Think back to the last sale you thought you had, but ended up slipping through your fingers. Why did it go stale? A lot of time, salespeople have great pitches, understand pain points, and can talk about their virtues of their product to no end – but they still miss the mark. And this is often due to a simple mismatch between your product and your audience.
In this post, the second in our four-part Q&A sales question series, we will explore one of the most critical elements to making a sale: Targeting the right prospects.
Question #1: How do I know that I’m reaching the right prospects for my product?
This question is a common one, and a matter of qualifying leads with confidence. You need to be able to be certain that the prospects you’re engaging with are interested in your product, otherwise you will waste valuable time and effort trying to make a sale when a sale would never have been made in the first place.
One great method for qualifying leads uses the three levels outlined by Inflexion Point.
- Organization level: is the prospect organization a company you want to do business with? Does the prospect organization match your company’s buyer personas?
- Opportunity level: Does the prospect actually have a need for your product or service? Are they likely to want to make a purchase down the line?
- Stakeholder level: Is your point of contact actually in a position to make a purchase decision?
By qualifying (or disqualifying) leads based on the levels above, you may shrink your pipeline, but those that remain will be of higher quality, and worth your energy.
Question #2: How do I prioritize leads once they’re in the pipeline?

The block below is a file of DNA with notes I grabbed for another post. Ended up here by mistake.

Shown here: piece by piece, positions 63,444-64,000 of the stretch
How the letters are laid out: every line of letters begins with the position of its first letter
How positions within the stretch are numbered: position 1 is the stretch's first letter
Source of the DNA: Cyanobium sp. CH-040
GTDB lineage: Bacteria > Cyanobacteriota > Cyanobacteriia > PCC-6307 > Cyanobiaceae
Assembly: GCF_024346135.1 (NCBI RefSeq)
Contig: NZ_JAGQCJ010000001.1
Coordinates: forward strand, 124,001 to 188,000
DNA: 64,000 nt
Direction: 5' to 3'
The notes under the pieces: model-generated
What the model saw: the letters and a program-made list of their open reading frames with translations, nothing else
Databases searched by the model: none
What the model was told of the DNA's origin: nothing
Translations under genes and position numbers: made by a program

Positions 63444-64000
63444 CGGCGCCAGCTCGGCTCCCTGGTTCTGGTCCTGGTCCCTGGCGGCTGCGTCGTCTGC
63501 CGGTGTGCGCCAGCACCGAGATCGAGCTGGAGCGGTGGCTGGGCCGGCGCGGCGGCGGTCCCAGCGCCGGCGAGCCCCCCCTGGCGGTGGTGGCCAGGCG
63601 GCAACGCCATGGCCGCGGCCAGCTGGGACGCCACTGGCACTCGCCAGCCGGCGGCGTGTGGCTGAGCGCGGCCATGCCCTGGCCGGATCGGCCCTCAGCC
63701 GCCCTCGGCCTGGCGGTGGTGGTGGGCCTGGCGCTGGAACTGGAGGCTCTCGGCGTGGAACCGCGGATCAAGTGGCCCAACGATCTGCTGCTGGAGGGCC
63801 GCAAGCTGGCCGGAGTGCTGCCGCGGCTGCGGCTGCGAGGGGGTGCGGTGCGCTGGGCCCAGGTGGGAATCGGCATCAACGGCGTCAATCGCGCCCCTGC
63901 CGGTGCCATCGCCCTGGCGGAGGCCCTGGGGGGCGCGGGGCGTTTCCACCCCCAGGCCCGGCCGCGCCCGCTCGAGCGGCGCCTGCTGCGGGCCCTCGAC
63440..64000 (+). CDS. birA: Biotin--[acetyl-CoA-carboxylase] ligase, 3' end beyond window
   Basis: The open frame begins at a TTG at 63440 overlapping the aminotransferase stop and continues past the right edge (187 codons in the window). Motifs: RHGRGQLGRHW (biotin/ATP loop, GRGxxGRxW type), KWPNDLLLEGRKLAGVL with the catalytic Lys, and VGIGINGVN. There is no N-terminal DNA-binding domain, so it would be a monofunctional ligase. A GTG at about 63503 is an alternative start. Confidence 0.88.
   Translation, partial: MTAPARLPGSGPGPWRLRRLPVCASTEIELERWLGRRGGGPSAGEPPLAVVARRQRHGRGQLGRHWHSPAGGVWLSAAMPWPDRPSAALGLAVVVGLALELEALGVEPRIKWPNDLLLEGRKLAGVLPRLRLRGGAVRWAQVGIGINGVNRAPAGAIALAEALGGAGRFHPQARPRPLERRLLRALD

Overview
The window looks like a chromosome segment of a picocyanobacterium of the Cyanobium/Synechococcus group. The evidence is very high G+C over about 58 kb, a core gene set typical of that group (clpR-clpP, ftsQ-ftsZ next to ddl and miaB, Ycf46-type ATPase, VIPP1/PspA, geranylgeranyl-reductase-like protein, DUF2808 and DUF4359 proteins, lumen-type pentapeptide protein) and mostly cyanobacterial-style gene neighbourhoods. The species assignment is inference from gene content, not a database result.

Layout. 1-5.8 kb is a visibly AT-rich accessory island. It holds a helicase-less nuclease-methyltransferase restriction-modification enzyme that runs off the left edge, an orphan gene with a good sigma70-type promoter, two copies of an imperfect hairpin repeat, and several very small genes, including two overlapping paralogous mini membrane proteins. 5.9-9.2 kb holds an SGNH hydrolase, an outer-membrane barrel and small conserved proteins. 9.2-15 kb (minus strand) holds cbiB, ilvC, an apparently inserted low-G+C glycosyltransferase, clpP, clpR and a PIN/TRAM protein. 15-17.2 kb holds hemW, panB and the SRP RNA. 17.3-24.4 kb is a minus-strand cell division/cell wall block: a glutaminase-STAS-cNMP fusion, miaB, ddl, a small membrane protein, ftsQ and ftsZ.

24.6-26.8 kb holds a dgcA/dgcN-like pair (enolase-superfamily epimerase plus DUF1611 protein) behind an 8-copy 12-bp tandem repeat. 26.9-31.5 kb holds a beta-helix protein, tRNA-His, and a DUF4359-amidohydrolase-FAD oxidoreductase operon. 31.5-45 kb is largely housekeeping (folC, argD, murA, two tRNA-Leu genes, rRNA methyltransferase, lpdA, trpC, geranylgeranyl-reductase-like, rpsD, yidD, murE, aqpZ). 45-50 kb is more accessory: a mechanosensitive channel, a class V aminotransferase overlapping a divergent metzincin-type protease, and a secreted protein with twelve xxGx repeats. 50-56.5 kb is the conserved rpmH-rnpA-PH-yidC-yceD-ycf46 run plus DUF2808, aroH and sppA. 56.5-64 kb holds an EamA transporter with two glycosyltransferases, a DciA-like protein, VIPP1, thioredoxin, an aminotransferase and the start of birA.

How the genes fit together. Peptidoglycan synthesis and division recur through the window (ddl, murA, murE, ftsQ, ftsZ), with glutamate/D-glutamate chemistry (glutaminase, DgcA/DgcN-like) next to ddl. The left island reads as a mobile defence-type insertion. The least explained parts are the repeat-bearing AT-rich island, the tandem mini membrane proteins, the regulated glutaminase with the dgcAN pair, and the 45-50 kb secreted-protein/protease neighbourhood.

Too many sales reps are prioritizing wrong – they give attention to leads in the order in which they enter their pipeline. First come, first pursued. But that strategy ignores the reams of data at your fingertips, and the possibility of truly optimizing your pipeline.
Leads should be prioritized based on the level of interest they have in your product or service, as well as their fit with your buyer persona, to get the most out of your sales efforts. That means that leads that come in via inbound mechanisms, like signing up for your newsletter or downloading content, should be contacted first. Since they have taken a direct action to engage with your company, the sooner you follow up, the more likely they will be to take a second action. And leads that more closely match your ideal buyer – especially if that lead is in a position to make a decision – should take priority over leads that aren’t an obvious fit.
Question #3: How do I ask for a referral?
Timing and etiquette are everything when it comes to asking for sales referrals. The worst thing you could do is ask for a referral right after closing a deal – they haven’t, really, worked with your product, and they probably won’t be comfortable singing your praise to their peers just yet.
Instead, wait until after you’ve delivered your product, and they’ve had some time to get to know its ins and outs. Show them how great you are at delivering on your promise, and they will be happy to spread the word.
When asking for a referral, be direct and remind them why you’re so great. HubSpot has some sample conversations and email templates that you can use with satisfied customers.